Yosemite National Park to Celebrate National Public Lands Day
Special Screenings of the new Ken Burns film The National Parks: America’s Best Idea to be shown in the park starting this Sunday
In celebration of National Public Lands Day, Yosemite National Park, and all other National Park sites, will offer free admission this Saturday, September 26, 2009.
National Public Lands Day is the nation’s largest hands-on effort to improve and enhance the public lands Americans enjoy. This annual event seeks to educate Americans about the environment and natural resources, builds partnerships between local communities and public lands, and improves outdoor recreation.
One third of all land in the United States has been set aside as public land, belonging to all the American citizens. There are over 600 million acres of national parks, wildlife refuges, national forests, wetlands, and cultural sites set aside.
In additional to waiving entrance fees, national parks and other public lands will host special programs and volunteer work parties to commemorate this special day. Yosemite National Park will be hosting its sixth annual “Yosemite Facelift” September 23-27. This annual event is designed to clean up the park after the long and busy summer season. Every year, thousands of volunteers donate their time picking up litter from various locations around the park. Events and presentations honoring Yosemite’s climbing history will be held throughout the weekend. Volunteers who wish to participate should contact Ken Yager at YCA@inreach.com or check in with volunteer coordinators in front of the Yosemite Valley Visitor Center.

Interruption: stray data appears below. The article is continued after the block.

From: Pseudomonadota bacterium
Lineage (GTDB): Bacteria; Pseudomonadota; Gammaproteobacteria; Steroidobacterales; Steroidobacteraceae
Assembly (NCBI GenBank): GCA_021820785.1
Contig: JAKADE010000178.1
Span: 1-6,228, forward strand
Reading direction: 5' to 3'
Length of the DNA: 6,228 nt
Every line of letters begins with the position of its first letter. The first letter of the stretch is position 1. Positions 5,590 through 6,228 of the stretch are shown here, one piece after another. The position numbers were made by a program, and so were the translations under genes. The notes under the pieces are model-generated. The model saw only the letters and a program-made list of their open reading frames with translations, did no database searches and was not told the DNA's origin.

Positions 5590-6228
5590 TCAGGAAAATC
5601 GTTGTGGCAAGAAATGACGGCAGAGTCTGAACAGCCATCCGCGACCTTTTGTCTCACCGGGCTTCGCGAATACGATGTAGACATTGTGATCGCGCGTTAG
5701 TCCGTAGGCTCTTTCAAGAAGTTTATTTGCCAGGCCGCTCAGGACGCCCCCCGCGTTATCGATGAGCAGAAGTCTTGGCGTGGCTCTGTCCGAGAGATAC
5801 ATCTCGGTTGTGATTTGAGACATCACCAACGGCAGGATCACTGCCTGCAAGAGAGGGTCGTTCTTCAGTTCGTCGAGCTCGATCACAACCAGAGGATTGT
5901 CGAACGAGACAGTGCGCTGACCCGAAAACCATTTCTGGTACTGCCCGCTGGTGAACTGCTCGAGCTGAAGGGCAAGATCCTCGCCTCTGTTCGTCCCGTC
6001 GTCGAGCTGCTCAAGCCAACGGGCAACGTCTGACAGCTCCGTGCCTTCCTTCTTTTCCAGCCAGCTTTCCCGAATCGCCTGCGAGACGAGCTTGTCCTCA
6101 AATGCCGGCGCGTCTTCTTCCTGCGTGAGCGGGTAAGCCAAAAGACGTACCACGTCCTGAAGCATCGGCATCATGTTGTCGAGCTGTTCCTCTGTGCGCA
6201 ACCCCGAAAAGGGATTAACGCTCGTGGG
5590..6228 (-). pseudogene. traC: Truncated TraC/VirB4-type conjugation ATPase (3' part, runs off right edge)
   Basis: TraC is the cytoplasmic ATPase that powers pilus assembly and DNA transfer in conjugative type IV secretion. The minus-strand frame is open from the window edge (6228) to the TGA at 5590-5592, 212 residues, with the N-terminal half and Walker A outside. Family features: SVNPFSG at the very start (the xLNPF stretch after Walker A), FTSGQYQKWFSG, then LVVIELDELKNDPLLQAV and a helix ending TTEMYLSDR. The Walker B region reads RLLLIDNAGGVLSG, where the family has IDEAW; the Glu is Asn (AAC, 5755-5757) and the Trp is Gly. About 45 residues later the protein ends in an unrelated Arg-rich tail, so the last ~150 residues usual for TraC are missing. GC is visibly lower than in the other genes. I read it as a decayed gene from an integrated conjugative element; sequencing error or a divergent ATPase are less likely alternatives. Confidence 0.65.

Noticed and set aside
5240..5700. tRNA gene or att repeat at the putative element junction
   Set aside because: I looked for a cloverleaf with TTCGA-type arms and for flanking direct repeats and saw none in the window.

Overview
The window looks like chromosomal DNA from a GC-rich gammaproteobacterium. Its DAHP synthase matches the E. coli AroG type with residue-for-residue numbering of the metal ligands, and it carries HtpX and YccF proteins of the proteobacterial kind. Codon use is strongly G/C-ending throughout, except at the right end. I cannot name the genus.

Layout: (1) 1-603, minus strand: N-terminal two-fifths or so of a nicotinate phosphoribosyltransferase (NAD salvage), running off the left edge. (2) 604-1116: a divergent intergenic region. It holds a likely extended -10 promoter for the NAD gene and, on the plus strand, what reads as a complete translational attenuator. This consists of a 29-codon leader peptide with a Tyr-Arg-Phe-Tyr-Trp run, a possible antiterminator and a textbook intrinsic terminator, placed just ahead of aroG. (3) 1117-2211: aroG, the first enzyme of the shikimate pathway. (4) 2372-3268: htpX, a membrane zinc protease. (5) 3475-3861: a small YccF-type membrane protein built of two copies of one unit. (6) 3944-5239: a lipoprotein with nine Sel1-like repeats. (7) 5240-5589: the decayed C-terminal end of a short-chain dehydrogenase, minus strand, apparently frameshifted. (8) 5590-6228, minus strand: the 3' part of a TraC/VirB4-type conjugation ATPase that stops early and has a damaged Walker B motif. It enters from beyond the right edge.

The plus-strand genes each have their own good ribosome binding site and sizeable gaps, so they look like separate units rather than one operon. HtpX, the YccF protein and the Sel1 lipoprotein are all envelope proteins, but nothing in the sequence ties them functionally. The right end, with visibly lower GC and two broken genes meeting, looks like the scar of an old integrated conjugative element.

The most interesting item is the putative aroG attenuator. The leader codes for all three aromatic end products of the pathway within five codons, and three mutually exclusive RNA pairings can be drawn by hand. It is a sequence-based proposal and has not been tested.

This Sunday, September 27, the new Ken Burns film The National Parks: America’s Best Idea will be debuting on PBS television stations throughout the country. This 12 hour, six part series traces the development of the National Park Service and the individuals who helped set these lands aside. In celebration of this landmark film, Yosemite National Park will be hosting free screenings of the film during all six consecutive evenings. At 7:30 p.m. each evening, the screenings will occur at the Yosemite Lodge Amphitheater, Curry Village Amphitheater, and the Lower Pines Campground Amphitheater. Park Rangers, who worked on the film with Ken Burns and Dayton Duncan, will introduce each screening and answer questions.
Did You Know?
When it opened to the public on May 29, 1926, the Yosemite Museum became the first museum building in the national park system, and its educational objectives served as a model for parks nationwide. It still functions much as it was originally intended, and currently exhibits items which mainly reflect the Native occupation of Yosemite Valley and its surroundings. When in the park, you can visit with one of three cultural demonstrators who primarily staff the Museum.